Tolstoy: The Ultimate Reconciliation

Martine Decource, Author, Martine De Courcel, Author Scribner Book Company $27.5 (0p) ISBN 978-0-684-18569-9
De Courcel regards Tolstoy's ""conversion'' at age 50, when he proclaimed a new, person-centered Christianity, as just one peak in a crisis that extended from adolescence to his stormy departure from his estate at age 82. Even as a youthful soldier, the Russian novelist was ``a profaner of holy hypocrisy,'' rejecting the supernatural nature of Christ. The author, one-time French ambassador to London, believes that Tolstoy attempted to escape his inner sense of dread and guilt through writing; whenever that failed, he turned to actionfamine relief, tireless preaching, defense of minorities. Never able to achieve harmony between his lifestyle and his ideals, Tolstoy came to detest his wife Sonia who he believed should have been a path to God, but whom he saw as an obstacle. Despite a habit of fitting Tolstoy's every step into neat patterns and formulas, this absorbing biography makes sense of his mad swings between pacifism and military fervor, scorn for the Church and ritual obsession, faith and despair. (May)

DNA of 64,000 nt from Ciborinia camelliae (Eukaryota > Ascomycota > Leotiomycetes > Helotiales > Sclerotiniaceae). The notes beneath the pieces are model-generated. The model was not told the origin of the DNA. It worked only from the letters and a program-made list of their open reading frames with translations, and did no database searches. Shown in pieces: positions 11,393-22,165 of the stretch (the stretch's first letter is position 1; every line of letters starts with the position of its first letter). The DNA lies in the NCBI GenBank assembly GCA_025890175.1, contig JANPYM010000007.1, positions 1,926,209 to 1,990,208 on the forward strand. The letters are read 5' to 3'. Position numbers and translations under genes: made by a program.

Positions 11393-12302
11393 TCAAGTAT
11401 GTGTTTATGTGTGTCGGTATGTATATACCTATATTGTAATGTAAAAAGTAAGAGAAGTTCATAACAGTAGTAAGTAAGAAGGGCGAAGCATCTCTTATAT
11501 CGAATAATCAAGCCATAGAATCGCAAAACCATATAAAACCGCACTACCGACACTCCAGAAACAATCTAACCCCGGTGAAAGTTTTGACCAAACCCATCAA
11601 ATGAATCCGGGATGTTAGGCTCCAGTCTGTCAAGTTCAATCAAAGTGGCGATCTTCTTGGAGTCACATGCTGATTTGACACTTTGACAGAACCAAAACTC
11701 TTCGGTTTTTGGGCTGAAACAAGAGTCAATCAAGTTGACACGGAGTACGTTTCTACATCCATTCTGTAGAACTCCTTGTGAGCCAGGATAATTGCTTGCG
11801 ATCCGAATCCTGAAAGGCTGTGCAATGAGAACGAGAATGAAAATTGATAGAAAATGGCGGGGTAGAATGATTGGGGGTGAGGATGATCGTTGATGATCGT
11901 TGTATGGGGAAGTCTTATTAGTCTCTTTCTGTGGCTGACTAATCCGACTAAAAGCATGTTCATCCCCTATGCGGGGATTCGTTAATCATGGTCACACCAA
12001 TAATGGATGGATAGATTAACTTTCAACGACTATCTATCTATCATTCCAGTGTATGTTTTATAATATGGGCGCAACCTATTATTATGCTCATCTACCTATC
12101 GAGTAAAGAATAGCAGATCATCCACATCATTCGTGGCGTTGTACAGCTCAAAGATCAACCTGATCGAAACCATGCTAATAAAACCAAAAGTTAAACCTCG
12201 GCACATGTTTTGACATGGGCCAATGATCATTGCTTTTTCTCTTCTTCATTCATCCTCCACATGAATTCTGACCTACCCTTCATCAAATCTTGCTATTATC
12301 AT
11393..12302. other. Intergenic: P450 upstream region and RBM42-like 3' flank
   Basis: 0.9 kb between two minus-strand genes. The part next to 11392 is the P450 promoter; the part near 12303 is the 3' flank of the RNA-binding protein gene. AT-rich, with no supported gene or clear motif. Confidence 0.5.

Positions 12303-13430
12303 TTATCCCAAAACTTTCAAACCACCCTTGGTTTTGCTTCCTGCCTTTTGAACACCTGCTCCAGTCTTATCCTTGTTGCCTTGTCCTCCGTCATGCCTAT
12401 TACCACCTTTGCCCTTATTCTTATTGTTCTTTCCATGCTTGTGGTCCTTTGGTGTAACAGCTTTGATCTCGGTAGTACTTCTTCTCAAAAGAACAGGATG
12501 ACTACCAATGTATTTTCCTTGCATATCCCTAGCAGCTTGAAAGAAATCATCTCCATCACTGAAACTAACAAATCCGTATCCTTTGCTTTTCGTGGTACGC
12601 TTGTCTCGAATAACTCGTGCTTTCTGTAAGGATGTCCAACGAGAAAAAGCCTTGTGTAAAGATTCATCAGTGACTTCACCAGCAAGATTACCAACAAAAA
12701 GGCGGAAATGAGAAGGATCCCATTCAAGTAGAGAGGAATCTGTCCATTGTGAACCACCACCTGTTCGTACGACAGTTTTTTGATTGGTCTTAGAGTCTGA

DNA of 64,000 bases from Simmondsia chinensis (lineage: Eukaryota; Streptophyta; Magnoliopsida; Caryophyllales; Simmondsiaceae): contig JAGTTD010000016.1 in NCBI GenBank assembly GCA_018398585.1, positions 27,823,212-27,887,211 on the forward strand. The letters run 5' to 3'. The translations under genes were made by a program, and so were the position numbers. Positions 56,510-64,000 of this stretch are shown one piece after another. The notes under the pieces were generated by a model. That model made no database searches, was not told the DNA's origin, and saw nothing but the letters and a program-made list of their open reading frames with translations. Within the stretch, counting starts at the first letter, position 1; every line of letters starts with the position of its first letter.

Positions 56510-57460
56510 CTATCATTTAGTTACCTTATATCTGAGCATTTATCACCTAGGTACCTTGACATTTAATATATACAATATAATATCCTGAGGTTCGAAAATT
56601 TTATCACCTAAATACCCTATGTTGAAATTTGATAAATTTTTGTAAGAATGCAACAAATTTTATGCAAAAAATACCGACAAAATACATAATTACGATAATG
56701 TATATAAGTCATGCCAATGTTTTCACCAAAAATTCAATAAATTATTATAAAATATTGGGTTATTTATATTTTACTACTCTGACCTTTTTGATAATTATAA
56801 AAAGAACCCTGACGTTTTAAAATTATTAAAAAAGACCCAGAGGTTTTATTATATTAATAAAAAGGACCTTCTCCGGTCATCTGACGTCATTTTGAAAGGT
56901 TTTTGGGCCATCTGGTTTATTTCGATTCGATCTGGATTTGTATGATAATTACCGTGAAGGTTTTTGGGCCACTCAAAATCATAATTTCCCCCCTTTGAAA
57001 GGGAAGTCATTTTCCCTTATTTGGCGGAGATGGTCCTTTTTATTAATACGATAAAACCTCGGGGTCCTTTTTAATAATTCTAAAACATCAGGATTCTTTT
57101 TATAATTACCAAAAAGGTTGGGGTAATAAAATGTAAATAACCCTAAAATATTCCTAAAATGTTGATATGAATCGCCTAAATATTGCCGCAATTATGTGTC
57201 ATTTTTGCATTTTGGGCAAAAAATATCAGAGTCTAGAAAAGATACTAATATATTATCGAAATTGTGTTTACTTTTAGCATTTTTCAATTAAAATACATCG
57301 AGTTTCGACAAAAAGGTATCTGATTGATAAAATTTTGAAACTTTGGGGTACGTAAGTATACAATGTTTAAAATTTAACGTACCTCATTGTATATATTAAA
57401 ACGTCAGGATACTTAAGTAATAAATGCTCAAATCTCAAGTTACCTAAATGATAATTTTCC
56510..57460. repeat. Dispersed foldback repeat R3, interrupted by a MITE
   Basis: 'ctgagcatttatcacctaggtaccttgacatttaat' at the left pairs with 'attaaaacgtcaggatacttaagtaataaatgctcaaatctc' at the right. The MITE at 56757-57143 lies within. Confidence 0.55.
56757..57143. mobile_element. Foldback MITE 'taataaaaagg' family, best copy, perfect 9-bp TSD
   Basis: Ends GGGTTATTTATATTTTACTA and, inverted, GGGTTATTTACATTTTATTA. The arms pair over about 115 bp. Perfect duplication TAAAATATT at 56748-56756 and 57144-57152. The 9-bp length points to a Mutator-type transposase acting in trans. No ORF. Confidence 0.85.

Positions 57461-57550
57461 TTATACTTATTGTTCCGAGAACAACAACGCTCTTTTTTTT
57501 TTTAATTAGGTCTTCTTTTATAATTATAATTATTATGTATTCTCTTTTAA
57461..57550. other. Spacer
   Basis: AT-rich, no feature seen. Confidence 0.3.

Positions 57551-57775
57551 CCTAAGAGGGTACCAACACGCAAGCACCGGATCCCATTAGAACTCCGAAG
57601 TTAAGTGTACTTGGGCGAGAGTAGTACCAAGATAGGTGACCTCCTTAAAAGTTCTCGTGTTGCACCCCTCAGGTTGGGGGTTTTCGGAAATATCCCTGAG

Reviewed on: 10/31/1990
Release date: 11/01/1990
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